ICT/IeMRC Plating Technology Seminar. Loughborough University 6 August 2008

(Visit the Download Presentations Page to view the 6 presentations).

 

Dr Darren CadmanClassic English summer - grey skies and rain! But the crowd of eager delegates who gathered at the Wolfson School of Mechanical and Manufacturing Engineering in Loughborough University were there to learn about state of the art metal finishing processes for PCB manufacture, not to escape the weather. The Institute of Circuit Technology joined forces with the Innovative Electronics Manufacturing Research Centre for a Summer Seminar on Plating Technology, introduced by IEMRC Co-ordinator Dr Darren Cadman and ICT Technical Director Bill Wilkie

 

 

Dave WaynessDave Wayness from Rohm and Haas explained in detail how cost and performance of copper electroplating processes could be optimised for different applications, with a sage reminder that technologies could be easily over-sold and that it was important in choosing the right process to understand not only what it did well but also what it did not do well! The days of one-process-fits-all were long past and even different geographical regions now required significantly different functionality to support the design characteristics and end-user requirements of their particular market sectors. He reviewed many permutations: vertical or horizontal processing; DC or pulse rectification; panel, semi-panel or pattern plating; conformal plating or microvia filling; soluble or insoluble anodes, and described how Rohm and Haas had developed a series of copper plating chemistries to achieve specific objectives in high aspect ratio through-plating and via filling, defining “difficulty factors” and “stability indices” to gauge their effectiveness, and using a mathematical model to calculate the cost savings which could be achieved using the appropriate process variant for the job.

 

Jean RasmussenJean Rasmussen from Cookson described the technical and environmental benefits of direct metallisation using intrinsically conductive polymers to selectively activate resin and glass without contamination of copper surfaces. Cookson’s process worked by first depositing an initiator layer of manganese dioxide, which then acted as an oxidative initiator for the in-situ polymerisation of ethylene-dioxy-thiophene in the presence of an organic sulphonic acid. The conductive polymer was mechanically and thermally stable, and in high-aspect-ratio through-holes, coverage with acid copper was complete and void-free within 60-90 seconds. The process had significant environmental advantages when compared with electroless copper. It contained no formaldehyde or chelating agents, waste treatment was simple and large savings could be made in water consumption, making it particularly attractive to Asian fabricators for whom water was generally a very expensive commodity.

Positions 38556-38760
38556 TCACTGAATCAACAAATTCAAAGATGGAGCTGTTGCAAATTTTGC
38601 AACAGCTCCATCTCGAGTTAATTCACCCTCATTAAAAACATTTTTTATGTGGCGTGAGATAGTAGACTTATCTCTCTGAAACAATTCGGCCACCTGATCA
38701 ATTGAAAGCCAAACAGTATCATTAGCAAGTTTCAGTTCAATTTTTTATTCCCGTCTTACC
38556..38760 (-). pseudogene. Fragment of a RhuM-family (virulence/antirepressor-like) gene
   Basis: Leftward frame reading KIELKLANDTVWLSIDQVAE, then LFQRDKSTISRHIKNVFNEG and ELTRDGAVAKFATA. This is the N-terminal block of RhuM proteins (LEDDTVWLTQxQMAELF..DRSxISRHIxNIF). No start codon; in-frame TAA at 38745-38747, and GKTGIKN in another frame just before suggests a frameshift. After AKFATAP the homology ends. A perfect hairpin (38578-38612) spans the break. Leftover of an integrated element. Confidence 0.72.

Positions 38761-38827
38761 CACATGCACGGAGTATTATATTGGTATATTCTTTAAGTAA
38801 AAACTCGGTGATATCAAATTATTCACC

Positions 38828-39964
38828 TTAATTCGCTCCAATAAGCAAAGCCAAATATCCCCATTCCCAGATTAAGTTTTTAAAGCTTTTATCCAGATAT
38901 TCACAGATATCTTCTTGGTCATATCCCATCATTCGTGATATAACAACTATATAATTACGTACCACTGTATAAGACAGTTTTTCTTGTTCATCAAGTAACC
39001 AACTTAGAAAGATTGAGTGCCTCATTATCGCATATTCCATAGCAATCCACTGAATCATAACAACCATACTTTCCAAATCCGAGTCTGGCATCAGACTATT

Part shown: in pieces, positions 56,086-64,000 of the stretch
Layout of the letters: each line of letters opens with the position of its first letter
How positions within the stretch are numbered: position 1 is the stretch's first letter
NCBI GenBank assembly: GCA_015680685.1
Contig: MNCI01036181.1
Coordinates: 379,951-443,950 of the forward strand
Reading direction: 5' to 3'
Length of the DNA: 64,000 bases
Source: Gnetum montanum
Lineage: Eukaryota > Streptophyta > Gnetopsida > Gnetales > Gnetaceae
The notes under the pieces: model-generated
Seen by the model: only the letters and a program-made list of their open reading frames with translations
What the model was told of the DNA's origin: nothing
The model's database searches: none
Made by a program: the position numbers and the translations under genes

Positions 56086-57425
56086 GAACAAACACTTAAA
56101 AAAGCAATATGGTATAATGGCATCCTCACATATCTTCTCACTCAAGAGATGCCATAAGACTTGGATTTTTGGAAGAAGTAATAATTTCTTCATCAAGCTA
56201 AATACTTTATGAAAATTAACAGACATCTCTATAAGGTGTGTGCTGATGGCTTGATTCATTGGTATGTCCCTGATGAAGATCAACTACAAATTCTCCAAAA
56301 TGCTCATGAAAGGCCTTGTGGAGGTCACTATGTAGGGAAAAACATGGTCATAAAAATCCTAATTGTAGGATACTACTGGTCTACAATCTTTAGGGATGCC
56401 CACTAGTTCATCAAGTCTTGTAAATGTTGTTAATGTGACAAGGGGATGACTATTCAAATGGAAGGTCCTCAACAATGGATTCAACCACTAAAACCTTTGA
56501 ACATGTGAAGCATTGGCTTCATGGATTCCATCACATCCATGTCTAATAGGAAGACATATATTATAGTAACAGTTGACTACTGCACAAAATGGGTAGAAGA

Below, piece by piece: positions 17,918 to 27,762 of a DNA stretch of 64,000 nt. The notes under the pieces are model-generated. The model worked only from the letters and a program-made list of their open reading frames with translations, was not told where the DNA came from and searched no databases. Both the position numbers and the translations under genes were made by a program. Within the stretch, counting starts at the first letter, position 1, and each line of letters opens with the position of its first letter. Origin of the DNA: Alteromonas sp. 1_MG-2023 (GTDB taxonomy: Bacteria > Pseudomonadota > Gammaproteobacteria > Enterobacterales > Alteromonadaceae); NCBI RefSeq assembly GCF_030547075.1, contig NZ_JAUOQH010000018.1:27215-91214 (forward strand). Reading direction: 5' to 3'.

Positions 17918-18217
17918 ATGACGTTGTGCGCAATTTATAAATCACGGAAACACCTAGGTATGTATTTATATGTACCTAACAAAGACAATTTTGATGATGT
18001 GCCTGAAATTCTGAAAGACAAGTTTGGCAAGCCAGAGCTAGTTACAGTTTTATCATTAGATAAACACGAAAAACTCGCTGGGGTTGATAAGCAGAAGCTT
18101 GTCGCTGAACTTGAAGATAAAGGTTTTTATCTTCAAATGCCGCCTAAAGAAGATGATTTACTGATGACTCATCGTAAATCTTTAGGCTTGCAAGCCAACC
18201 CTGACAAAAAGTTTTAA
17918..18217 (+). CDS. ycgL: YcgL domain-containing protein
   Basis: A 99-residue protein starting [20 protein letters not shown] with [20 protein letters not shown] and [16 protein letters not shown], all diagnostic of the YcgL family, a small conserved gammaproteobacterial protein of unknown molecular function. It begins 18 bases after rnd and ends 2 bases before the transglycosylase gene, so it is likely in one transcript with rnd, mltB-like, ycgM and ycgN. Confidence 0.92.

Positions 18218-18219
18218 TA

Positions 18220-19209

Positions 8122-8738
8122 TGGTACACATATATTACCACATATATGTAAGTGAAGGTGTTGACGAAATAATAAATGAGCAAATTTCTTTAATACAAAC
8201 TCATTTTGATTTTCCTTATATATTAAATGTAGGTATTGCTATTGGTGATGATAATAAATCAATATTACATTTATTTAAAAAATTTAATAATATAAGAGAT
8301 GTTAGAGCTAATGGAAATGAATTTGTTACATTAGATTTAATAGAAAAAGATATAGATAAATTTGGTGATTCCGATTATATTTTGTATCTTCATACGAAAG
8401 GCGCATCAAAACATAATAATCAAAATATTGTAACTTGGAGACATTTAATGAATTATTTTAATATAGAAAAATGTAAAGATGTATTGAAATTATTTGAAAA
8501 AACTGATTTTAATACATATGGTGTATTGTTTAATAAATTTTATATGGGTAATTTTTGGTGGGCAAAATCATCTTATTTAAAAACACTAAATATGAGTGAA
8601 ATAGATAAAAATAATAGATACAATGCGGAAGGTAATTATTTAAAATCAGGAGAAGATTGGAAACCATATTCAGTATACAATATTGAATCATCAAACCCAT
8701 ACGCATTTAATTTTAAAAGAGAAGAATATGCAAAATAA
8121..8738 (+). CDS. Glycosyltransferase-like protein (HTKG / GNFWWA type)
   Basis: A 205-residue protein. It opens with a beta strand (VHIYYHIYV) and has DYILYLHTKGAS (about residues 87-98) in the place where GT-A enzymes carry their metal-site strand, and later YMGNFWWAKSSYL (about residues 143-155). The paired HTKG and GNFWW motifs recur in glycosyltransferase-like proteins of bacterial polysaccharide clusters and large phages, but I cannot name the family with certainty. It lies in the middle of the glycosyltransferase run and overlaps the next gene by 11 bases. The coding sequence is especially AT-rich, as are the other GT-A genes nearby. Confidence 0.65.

Dr Andy CobleyAndy Cobley, sonochemistry specialist from Coventry University, reviewed studies of the physical and chemical effects of ultrasound in liquid media, and their potential applications in metal finishing, where traditionally ultrasonics had been used only for cleaning purposes. Explaining the principles of acoustic cavitation, theoretically capable of generating enormously high pressures and temperatures at the point of collapse of microscopic bubbles, and the phenomenon of microjetting, when bubbles collapse asymmetrically at a surface, he demonstrated how increases in limiting current density and current efficiency could be achieved in electroplating as a consequence of disruption of the diffusion layer. In electroless copper plating, the use of ultrasonics simply at the catalyst stage gave a significant increase in the deposition rate of copper, and this increased further if ultrasonic agitation was applied in the copper bath as well. This effect could possibly be exploited in the development of formaldehyde-free electroless copper chemistry.

Martin Bunce from MacDermid described recent advances in electroless copper process technology. MacDermid’s whole sequence had been designed specifically to maximise the reliability of inner-layer connections, and began with an organo-silane conditioner, which was adsorbed only on to non-conductive surfaces. A tin-palladium catalyst reacted with the conditioned surfaces, whilst depositing very little on copper. The accelerator was unusual in that, instead of dissolving-away the stannous tin, it oxidised stannous to stannic and left it in place as a shield to the palladium nuclei, resulting in slow, controlled initiation of electroless copper. The copper chemistry gave a low-stress deposit with fine grain structure and minimal co-deposition of contaminants. Solder shock and interconnection stress testing demonstrated that, even after the most severe thermal abuse of high layer-count test boards, the interconnections between plated-through-hole and inner layers maintained their integrity.

 

Brian ReidBrian Reid from Schloetter gave a practical account of the development of an acid copper electroplating process to satisfy the demands of smaller UK PCB fabricators who wanted a via-fill process that could be used simultaneously for pattern plating, on standard equipment, with soluble anodes. The result was a high-copper, low-acid formulation with three liquid additives, which combined excellent levelling with good ductility and low internal stress. Typical cycle time was two hours at 1 amp per square decimetre for via filling in pattern plating mode. Although insoluble anodes gave the most consistent results, they were comparatively expensive and soluble copper anodes could be successfully used provided they were removed from the electrolyte during idle periods.

Pete Starkey,
ICT Council.

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